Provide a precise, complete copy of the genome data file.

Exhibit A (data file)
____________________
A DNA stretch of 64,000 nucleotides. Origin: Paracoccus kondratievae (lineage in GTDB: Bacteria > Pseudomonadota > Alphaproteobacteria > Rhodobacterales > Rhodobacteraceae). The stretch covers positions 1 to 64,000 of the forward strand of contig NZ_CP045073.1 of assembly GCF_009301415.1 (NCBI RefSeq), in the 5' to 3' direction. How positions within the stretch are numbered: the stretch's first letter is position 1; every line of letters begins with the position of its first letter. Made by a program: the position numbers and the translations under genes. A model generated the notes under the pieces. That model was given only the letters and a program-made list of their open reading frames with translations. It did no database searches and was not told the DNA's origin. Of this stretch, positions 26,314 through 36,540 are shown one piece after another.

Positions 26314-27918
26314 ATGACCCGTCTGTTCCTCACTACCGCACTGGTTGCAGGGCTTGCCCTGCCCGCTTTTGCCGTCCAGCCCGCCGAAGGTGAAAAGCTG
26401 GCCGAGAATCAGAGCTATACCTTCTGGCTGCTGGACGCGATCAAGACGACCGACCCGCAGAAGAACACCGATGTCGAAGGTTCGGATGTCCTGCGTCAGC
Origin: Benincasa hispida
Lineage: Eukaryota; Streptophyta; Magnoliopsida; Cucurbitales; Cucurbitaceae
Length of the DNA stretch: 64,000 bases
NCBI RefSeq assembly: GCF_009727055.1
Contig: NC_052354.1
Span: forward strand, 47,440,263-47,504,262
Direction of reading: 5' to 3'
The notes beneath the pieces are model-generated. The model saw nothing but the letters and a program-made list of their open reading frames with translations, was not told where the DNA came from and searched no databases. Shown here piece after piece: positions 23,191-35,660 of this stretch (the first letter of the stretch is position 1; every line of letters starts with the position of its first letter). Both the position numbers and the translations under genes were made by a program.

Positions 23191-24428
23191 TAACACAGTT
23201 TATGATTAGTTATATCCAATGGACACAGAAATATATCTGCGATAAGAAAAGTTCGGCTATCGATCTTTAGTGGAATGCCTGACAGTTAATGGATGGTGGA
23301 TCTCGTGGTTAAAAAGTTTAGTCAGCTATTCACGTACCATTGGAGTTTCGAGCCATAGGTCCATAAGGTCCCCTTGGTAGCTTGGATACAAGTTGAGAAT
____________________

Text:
A DNA stretch of 64,000 nucleotides. Origin: Paracoccus kondratievae (lineage in GTDB: Bacteria > Pseudomonadota > Alphaproteobacteria > Rhodobacterales > Rhodobacteraceae). The stretch covers positions 1 to 64,000 of the forward strand of contig NZ_CP045073.1 of assembly GCF_009301415.1 (NCBI RefSeq), in the 5' to 3' direction. How positions within the stretch are numbered: the stretch's first letter is position 1; every line of letters begins with the position of its first letter. Made by a program: the position numbers and the translations under genes. A model generated the notes under the pieces. That model was given only the letters and a program-made list of their open reading frames with translations. It did no database searches and was not told the DNA's origin. Of this stretch, positions 26,314 through 36,540 are shown one piece after another.

Positions 26314-27918
26314 ATGACCCGTCTGTTCCTCACTACCGCACTGGTTGCAGGGCTTGCCCTGCCCGCTTTTGCCGTCCAGCCCGCCGAAGGTGAAAAGCTG
26401 GCCGAGAATCAGAGCTATACCTTCTGGCTGCTGGACGCGATCAAGACGACCGACCCGCAGAAGAACACCGATGTCGAAGGTTCGGATGTCCTGCGTCAGC
Origin: Benincasa hispida
Lineage: Eukaryota; Streptophyta; Magnoliopsida; Cucurbitales; Cucurbitaceae
Length of the DNA stretch: 64,000 bases
NCBI RefSeq assembly: GCF_009727055.1
Contig: NC_052354.1
Span: forward strand, 47,440,263-47,504,262
Direction of reading: 5' to 3'
The notes beneath the pieces are model-generated. The model saw nothing but the letters and a program-made list of their open reading frames with translations, was not told where the DNA came from and searched no databases. Shown here piece after piece: positions 23,191-35,660 of this stretch (the first letter of the stretch is position 1; every line of letters starts with the position of its first letter). Both the position numbers and the translations under genes were made by a program.

Positions 23191-24428
23191 TAACACAGTT
23201 TATGATTAGTTATATCCAATGGACACAGAAATATATCTGCGATAAGAAAAGTTCGGCTATCGATCTTTAGTGGAATGCCTGACAGTTAATGGATGGTGGA
23301 TCTCGTGGTTAAAAAGTTTAGTCAGCTATTCACGTACCATTGGAGTTTCGAGCCATAGGTCCATAAGGTCCCCTTGGTAGCTTGGATACAAGTTGAGAAT